Shakespeare reckoned there were seven Ages of Man. I’ve limited my stages of progress to five.
The complete beginner (the “baby” stage)
This is an exciting time for both lifter and coach. You go from knowing absolutely nothing, to being able to lift an actual weight. You’re like a baby, developing fast; every day is a new miracle. You can get a personal best practically every session.
Physically, your body is adapting quickly. The neuromuscular system is waking up and starting to use all your dormant strength. Your body is learning how to move in a different way. The learning process is conscious – you have to think about everything and sometimes it can get overwhelming. If you think too much about your legs, something goes wrong with your arms. But it is absorbing and fascinating.
It’s also a great time for the proud parent (your coach), who sees regular progress to justify their awesome coaching, and a slew of PBs to publish on social media showing everyone how brilliant they are. (hashtag proudcoach)
The novice (the “adorable child” stage)
It’s still exciting, but things are settling down. With any luck, you are in a rhythm with your training, going to the gym every week. You’ve got a handful of big exercises in your arsenal and you are focussing on getting better at those.
Progress still comes, more like every week than every session. Physically, you are still developing the neural system but now you may also start to see changes in your muscle size and shape.
You enjoy the feeling of lifting weights and getting stronger week by week. You are no longer the ‘new one’ so you can also help others, which is a nice feeling. The environment of the weight room doesn’t feel so alien and intimidating any more. You may even be starting to try some of your new skills out in the gym on your own.
This can also be the point where the more magpie-minded lifter can drop out of the process, distracted by something newer and shinier. Ooo aerial silks! Cool, rock climbing! Look, primal movementy stuff!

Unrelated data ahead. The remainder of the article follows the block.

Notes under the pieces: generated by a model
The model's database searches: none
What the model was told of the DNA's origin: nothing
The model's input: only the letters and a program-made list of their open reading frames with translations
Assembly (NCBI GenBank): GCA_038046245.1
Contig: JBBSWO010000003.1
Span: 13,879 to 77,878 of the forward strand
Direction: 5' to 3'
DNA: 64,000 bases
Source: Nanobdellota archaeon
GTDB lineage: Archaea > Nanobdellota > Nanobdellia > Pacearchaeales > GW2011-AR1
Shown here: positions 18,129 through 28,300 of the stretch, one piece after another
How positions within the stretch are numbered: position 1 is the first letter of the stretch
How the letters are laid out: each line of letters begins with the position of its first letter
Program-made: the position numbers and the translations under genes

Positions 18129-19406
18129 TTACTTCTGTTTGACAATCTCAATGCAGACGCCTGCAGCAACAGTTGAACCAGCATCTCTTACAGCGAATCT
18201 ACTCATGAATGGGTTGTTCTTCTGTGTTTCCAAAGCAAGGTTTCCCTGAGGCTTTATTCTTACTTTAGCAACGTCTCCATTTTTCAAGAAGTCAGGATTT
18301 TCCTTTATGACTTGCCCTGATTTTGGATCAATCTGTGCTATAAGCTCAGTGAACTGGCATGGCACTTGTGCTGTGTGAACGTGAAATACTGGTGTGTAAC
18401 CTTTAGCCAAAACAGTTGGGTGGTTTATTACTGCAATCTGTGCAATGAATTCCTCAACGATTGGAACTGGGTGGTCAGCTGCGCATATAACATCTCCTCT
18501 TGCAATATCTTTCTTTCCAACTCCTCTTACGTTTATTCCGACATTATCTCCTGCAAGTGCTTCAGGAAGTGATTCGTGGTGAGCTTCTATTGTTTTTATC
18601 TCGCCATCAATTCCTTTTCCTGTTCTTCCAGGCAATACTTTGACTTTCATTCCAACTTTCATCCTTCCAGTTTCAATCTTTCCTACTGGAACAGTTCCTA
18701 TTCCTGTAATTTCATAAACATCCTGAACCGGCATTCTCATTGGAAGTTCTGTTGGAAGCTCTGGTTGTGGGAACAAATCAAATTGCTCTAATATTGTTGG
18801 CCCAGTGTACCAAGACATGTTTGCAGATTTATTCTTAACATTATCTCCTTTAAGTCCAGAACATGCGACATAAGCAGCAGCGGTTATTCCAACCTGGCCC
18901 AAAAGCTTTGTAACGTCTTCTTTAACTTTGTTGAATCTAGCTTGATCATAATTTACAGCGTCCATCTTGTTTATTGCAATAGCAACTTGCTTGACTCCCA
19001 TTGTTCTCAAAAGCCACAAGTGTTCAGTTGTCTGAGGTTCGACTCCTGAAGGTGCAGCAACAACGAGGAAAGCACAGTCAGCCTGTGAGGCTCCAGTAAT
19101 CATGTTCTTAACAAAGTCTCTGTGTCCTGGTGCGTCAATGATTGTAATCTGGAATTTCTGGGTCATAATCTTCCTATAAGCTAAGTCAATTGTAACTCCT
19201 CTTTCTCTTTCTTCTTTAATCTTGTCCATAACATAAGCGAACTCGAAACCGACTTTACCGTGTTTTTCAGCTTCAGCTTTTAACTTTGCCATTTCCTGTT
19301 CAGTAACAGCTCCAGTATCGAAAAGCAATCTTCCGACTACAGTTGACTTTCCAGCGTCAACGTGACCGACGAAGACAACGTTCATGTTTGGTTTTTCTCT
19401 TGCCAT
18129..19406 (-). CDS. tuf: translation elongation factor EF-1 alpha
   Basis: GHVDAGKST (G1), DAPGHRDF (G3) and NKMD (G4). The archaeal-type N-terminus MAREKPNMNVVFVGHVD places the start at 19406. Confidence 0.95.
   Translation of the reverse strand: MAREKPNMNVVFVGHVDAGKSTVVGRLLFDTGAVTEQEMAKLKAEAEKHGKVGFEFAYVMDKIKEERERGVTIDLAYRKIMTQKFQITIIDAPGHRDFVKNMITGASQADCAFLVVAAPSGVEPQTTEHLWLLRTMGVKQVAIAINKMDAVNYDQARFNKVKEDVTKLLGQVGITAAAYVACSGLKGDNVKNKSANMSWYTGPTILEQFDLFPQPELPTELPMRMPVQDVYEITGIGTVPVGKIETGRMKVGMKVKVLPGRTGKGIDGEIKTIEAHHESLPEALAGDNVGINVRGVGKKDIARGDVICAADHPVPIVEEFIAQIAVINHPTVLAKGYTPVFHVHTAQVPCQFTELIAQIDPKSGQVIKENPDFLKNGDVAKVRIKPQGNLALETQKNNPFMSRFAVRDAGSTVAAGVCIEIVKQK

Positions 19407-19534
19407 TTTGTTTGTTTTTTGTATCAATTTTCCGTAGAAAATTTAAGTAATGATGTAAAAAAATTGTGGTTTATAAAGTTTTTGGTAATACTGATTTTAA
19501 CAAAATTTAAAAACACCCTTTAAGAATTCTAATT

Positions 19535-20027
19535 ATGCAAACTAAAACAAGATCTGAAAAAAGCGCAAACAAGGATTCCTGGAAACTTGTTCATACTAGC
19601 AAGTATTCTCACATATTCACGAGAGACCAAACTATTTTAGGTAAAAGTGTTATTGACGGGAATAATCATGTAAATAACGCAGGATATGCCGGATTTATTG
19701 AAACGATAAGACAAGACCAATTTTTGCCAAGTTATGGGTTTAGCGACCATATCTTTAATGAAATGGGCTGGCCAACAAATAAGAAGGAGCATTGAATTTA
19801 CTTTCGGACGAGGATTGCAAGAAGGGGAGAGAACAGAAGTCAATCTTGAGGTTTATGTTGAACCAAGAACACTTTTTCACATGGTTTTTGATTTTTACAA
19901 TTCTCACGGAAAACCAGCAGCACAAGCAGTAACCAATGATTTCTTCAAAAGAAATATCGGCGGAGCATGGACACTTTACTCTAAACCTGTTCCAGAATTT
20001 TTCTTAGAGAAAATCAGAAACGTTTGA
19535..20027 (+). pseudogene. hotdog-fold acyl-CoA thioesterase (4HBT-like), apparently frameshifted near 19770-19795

The intermediate (the “difficult teenager” years)
So when does the novice stage stop and the intermediate stage begin? Personally, I would say that once a lifter reaches their first major plateau, where progresses tails off and is no longer evident on a weekly basis, then this moves them into the intermediate stage.
All those gains you made when you first start lifting come to a grinding halt at some point. The system has done all the easy stuff, picked the low hanging fruit. Now you are going to have to work a bit harder and be more patient in order to make progress.
The upside of this stage is that you should by now be and feel fairly competent in your movements. You are still refining technique, but you have the basics nailed.
The downside is that your expectations have changed. You’ve got used to making regular process, getting those PBs. Lifting a PB is basically a hit of dopamine – it makes us feel really good. Now the tap has been turned off, or turned down.
At this point, some people decide that they are comfortable where they are. They feel they have reached their ‘level’ and don’t want to work any harder to try something new. So they bimble along and enjoy their hobby.
Some people go the other way; they start to get quite frustrated. They miss the regular improvement and believe that they are failing. This is the point at which people can fall into a number of ego traps
- “more is better” – I am not making progress like I used to, therefore I must do more. This doesn’t always work, and is often the cause of injury and overtraining. It is a failure to realise that the tempo of development has changed. Progress is still possible but you need to be patient and understand that you may not see the fruits of your labour immediately. Failing to succeed